The final CME prices of 2017 saw the Cheddar blocks at $1.54 per pound, up 4 3/4-cents on the shortened Christmas holiday week but 12 cents below a year ago, with 13 cars sold.
The barrels finished the week and the year at $1.4425 per pound, up 3 1/4-cents on the week, 15 3/4-cents below a year ago, and at a larger than normal 9 3/4-discount to the blocks. Twenty-three cars of barrel traded hands last week at the CME.
The blocks peaked for the year at $1.76 per pound on Oct. 6 and compares to the 2016 peak at $1.9425 on Nov. 9. They saw a 2017 low of $1.36 per pound on March 15 and that compares to a low of $1.27 on May 12, 2016.
The barrels ranged from a high of $1.76 on Aug. 21, 2017, to a low of $1.3375 on June 20, 2017. They got as high as $1.88 on Aug. 5, 2016 and sunk to $1.27 per pound on May 12, 2016. They set a record spread of 22 1/2-cents above the blocks on Dec. 12 and set a record single day volume of 36 cars sold on Dec. 11.
The markets were closed New Year’s Day but Tuesday saw a penny and a half come off both the blocks and the barrels, as traders awaited Thursday’s November Dairy Products report. That put the blocks at $1.5250 and the barrels at $1.4275 per pound.
Milk into Midwestern cheese vats remains plentiful, according to Dairy Market News, with spot milk prices reportedly ranging $4 to $8 under Class III.
Western cheese inventories are reportedly heavy. Cheese demand has been stable but not enough to stay ahead of the abundant milk supplies and vigorous cheese production.
Cash butter saw a Friday close at $2.2075 per pound, up 2 3/4-cents on the week but 6 cents below a year ago, with only 3 cars exchanging hands on the week.
Butter had many thinking it would top $3 per pound in 2017 but $2.7375 was as high as it got, on Aug. 3, 2017. It fell to a low of $2.0625 on April 18, 2017, but its 2016 low was $1.7550 on Oct. 19 and it only got as high as $2.3675 on June 17, 2016.
Butter held Tuesday at $2.2075.
Central butter makers report that holiday cream supplies were plenteous and will remain so until early January. Some butter producers report that retail demand has been meeting expectations, while others suggest 2017 holiday retail figures were below previous years.
Western butter makers report that they are being flooded with cream, butter production is active, and a few manufacturers are adding extra shifts or running additional churns to keep up.
CME Grade A nonfat dry milk closed the week and the year at 67 3/4-cents per pound, up 1 1/4-cents on the week but 34 1/4-cents below a year ago, with 13 cars finding new homes on the week at the CME.
The powder set a record low of 64 3/4-cents per pound on Dec. 19, 2017. The high for the year was $1.0375 on Jan. 18. The 2016 low was at 69 cents per pound on April 6, with the peak at $1.05 on Dec. 22, 2016.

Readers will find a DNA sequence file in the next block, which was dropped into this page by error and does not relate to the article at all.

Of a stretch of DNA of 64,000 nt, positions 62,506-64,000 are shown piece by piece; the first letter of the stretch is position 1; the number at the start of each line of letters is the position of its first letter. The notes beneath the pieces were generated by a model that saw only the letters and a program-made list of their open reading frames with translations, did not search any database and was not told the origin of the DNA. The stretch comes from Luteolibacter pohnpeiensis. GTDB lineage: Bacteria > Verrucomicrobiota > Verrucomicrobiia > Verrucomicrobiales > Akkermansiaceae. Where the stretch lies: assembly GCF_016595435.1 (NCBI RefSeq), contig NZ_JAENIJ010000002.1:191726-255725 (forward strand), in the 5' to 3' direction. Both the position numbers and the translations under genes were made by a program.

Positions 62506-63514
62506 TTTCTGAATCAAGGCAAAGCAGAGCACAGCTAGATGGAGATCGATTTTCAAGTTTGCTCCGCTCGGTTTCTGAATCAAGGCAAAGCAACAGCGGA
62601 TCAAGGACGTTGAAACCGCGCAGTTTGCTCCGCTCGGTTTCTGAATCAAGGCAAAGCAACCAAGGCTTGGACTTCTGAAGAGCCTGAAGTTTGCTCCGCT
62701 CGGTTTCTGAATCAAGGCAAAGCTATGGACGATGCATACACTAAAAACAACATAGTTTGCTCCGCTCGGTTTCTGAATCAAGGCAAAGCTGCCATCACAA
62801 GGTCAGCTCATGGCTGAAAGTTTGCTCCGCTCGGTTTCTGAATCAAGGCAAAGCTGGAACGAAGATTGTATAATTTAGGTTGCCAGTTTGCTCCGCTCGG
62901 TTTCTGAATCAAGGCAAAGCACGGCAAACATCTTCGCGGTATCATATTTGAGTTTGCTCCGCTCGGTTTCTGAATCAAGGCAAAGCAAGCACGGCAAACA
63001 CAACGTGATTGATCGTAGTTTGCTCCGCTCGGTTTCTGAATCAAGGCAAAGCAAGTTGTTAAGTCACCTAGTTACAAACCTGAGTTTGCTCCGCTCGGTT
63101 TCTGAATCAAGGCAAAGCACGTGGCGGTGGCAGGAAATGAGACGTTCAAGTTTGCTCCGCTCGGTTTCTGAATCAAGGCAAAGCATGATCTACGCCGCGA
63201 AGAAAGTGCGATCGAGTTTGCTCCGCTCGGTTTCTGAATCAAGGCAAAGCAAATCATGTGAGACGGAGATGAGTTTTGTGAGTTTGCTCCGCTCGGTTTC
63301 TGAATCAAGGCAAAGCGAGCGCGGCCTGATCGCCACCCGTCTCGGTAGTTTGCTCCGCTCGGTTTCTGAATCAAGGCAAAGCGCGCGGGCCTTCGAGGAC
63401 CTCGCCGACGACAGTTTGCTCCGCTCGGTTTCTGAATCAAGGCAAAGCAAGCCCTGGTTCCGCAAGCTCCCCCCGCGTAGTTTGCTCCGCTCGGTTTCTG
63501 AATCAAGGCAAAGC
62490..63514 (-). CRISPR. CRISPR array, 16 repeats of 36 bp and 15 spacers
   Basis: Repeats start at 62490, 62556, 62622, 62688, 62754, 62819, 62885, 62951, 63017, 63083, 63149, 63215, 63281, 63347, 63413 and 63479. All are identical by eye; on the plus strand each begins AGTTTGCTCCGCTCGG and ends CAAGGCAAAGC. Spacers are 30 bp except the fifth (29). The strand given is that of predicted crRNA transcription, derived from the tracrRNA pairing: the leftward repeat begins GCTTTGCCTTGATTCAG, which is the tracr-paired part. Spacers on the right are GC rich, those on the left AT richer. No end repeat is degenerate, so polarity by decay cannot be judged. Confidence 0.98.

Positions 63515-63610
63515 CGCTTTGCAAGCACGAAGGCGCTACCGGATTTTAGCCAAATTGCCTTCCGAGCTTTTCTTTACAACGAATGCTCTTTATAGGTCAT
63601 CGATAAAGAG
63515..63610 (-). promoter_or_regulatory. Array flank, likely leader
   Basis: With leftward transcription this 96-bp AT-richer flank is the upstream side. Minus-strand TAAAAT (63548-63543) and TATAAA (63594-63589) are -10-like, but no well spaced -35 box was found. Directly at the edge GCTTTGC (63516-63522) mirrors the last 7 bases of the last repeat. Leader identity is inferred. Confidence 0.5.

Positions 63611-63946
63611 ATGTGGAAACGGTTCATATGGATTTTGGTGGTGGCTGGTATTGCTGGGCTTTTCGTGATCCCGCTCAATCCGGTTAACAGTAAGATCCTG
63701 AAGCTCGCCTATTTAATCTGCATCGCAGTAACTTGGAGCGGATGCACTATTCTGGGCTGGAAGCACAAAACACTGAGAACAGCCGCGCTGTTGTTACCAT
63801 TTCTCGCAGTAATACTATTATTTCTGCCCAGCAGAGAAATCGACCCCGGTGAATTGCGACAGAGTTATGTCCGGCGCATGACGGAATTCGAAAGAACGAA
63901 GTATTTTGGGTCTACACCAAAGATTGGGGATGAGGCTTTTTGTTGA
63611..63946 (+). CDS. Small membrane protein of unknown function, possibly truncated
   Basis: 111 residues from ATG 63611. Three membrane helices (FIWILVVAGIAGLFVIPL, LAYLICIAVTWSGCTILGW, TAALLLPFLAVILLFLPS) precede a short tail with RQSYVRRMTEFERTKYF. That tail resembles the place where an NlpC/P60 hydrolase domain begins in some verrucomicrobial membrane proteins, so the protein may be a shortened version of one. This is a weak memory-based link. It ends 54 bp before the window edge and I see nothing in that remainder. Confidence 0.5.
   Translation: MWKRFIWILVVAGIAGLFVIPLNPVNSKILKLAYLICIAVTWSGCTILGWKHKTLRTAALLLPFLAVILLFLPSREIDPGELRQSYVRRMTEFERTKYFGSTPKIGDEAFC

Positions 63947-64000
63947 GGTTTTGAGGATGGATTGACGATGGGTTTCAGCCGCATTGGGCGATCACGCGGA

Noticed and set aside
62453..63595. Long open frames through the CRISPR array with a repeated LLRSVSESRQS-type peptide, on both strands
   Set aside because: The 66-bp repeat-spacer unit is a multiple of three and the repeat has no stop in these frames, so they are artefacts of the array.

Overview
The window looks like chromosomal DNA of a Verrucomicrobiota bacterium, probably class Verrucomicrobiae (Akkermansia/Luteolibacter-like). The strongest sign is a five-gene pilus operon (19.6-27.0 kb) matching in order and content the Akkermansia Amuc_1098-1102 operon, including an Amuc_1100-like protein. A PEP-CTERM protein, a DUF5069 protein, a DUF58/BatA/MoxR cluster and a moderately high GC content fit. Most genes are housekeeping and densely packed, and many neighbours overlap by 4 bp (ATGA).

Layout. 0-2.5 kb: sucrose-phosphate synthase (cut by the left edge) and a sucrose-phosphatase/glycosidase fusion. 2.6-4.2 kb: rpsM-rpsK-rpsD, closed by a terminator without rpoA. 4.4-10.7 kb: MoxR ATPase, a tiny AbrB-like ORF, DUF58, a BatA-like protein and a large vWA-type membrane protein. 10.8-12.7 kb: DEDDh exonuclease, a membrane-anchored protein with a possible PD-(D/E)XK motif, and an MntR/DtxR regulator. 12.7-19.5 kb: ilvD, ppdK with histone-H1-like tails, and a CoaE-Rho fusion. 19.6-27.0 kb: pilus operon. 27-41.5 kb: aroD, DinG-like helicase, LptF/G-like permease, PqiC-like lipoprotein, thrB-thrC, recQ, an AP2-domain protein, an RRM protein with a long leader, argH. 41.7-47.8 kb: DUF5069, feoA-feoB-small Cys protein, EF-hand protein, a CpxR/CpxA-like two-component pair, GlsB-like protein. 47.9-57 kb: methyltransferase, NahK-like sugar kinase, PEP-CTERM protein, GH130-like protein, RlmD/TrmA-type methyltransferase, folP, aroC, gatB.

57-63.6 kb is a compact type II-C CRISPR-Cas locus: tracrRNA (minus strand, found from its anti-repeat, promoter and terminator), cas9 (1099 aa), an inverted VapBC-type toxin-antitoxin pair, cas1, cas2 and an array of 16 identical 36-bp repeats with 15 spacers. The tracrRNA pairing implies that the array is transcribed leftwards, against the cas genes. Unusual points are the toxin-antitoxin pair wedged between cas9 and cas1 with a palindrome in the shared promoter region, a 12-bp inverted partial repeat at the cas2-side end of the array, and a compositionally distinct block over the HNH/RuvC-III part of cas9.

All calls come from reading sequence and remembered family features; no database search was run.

The Tuesday trade took it down three-quarters, to 67 cents per pound.
GDT up 2.2 percent
The Global Dairy Trade auction started 2018 with a small shot of encouragement, led by powder, as New Zealand-based Fonterra lowered its offerings of whole milk powder. Total GDT volume slipped to just under 56 million pounds, lowest since June 20, 2017, and the weighted average jumped 2.2 percent, following a plunge of 3.9 percent on Dec. 19.
Whole milk powder was up 4.2 percent, after dropping 2.5 percent Dec. 19, and skim milk power was up 1.6 percent, after it fell 4.8 percent. Butter inched 0.6 percent higher after it fell 2.3 percent last time.
Buttermilk powder led the declines, plunging 7.3 percent. Cheddar was down 2.1 percent, after leading the declines last time with a 7.9 percent descent. Anhydrous milkfat was off 0.2 percent, after plunging 6.7 percent last time.
FC Stone equated the GDT 80 percent butterfat butter price to $1.9918 per pound U.S. CME butter closed Tuesday at $2.2075. GDT Cheddar cheese equated to $1.5048 per pound U.S. and compares to Tuesday’s CME block Cheddar at $1.5250. GDT skim milk powder averaged 77.07 cents per pound and whole milk powder averaged $1.3091. CME Grade A nonfat dry milk price closed Tuesday at 67 cents per pound.
Milk-feed ratio up
A higher All Milk price and lower corn and hay prices nudged the November milk-feed price ratio higher. November’s 2.54 is up from 2.45 in October but compares to 2.59 in November 2016, according to the Agriculture Department’s latest Ag Prices report.
The U.S. average All-Milk price was $18.10 per hundredweight, up 20 cents from October and 30 cents above November 2016.
November corn averaged $3.15 per bushel, down 11 cents from October and 9 cents below November 2016. Soybeans averaged $9.22 per bushel, up 4 cents from October but 25 cents per bushel below a year ago.
Alfalfa hay averaged $148 per ton, down $4 per ton from October but $18 per ton above a year ago.
Looking at the cow side of the ledger, the report shows the November cull price for beef and dairy combined averaged $63.40 per cwt., down $2 from October, after dropping $4.50 the previous month, but is $1.50 above November 2016, and $8.20 below the 2011 base average of $71.60.